If you've grown corn before in the same garden, change the place where you plant it, or rotate it every year. This can be tricky if you don't have lots of garden space, but when you rotate corn, you help prevent disease and pest problems from recurring. You also keep your garden's natural fertility in balance by moving heavy feeders, like corn, around.
Taking Care of Growing Corn
Plan to fertilize twice because corn is a hungry plant. Before setting out seedlings, amend the soil with compost and mix a balanced organic or timed-release fertilizer into the soil. About a cup of 13-13-13 per 10 feet of row is a good general rate, but be sure to check and follow rates given on the label of any fertilizer you are using. About 6 weeks or so later, when the plants start to produce tassels, fertilize them again. (If you amend the soil with cottonseed meal or other high-nitrogen amendment, it may not be necessary to feed the second time.). It’s recommended to feed your plants every three to six weeks with an aged compost or nitrogen-rich plant food. Nitrogen is especially important, since corn is basically a grass. The Native American practice of burying a fish head with the corn seeds was a practical means of supplementing nitrogen. An inch or two of compost or rotted manure will also work, as will feeding with fish emulsion. Watch for signs of nitrogen deficiency (yellowing leaves) and respond with quick side-dressings of fish emulsion, manure, commercial fertilizer, or a combination of the three.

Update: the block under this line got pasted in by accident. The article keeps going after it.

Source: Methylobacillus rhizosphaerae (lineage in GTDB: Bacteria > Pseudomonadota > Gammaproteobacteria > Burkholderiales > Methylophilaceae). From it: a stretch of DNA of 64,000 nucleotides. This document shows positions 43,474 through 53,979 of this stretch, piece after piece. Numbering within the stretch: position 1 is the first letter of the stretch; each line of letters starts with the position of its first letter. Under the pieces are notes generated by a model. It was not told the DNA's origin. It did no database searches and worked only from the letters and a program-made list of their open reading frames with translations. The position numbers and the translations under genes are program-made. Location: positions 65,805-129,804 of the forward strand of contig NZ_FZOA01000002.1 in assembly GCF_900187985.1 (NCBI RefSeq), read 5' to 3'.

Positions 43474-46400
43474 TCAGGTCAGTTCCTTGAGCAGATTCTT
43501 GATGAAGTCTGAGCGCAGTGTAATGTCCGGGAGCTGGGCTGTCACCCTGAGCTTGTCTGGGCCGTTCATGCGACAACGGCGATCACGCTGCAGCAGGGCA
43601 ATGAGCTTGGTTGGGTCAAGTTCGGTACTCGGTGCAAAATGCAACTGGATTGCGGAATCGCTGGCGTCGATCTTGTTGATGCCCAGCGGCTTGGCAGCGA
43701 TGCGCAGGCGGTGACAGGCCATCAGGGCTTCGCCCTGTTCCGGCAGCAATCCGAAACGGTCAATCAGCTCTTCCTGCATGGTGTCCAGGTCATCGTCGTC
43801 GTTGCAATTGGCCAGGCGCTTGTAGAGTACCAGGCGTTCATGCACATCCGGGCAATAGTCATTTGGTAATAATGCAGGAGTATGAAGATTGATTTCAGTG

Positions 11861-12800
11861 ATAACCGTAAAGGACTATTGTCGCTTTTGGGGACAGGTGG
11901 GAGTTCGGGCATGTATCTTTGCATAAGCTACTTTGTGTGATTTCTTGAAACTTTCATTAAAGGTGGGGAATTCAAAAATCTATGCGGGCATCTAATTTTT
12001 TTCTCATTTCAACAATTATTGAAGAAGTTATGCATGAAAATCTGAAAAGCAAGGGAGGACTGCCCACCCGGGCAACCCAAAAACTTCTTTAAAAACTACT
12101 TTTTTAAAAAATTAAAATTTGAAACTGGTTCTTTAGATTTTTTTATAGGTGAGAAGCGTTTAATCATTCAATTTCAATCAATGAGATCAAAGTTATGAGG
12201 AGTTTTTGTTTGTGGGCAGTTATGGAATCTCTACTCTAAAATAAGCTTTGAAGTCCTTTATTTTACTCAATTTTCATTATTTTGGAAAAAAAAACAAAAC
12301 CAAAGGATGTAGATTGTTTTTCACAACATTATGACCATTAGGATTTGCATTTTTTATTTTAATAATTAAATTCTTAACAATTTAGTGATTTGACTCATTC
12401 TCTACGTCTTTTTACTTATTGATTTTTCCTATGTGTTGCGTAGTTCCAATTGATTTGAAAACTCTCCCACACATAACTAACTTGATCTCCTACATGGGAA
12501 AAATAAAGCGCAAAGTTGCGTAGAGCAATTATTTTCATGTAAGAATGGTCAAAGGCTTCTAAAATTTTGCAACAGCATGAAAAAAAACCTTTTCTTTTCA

Thin the corn to stand 12 to 16 inches apart when the plants are 4 to 5 inches tall and provide at least 1 inch of water a week. You can easily control weeds with frequent shallow cultivation until the plants are about knee high. Keep in mind if you are going to be using a chemical herbicide around your garden area where your corn is growing, that it will probably kill the corn. Corn is technically a grass, therefore grass killers, will have the same effect. Its a good idea to apply a 3- to 5-inch layer of mulch. Mulching is wonderful to help retain moisture for growing plants.
Harvesting Your Corn
Older farmers will tell you the best time to harvest your corn, is the day before the racoons do! But anyways, after 60 to 100 days depending on the variety you planted and your weather, your sweet corn will be ready to harvest! When the husks covering the ears become a deep green, the silky threads turn a light brown and the kernels are plump and juicy, the corn is ready to pick. Each plant will likely only yield two ears.
To see if an ear is ready for harvest, look at the silks. They should be brown and dry with just a little fresh green at the base. Squeeze the husk to see if the ear inside feels plump, not skinny. If you’re still not sure if the ear seems ripe, check by peeling just enough of the husk back to expose a couple of inches of the ear. An easy test to do to see if your corn is ready is to poke your fingernail into a kernal. If the liquid that comes out is a milky color, you're good to go! If the liquid is clear, the ear is not ready.
In most cases, harvest occurs around 20 days after the appearance of the silks. It’s recommended to harvest your sweet corn in the morning and to immediately place them into ice-cold water in order to preserve their texture and sweetness.
When kept chilled, they should hold much of their sweet flavor for up to a week, though they’ll taste best if eaten as close to harvesting as possible.
The varieties of corn that we offer at the store are tried and true types that grow very well in our East Texas area. To find out what they are, follow this link- Our Corn Seeds We Offer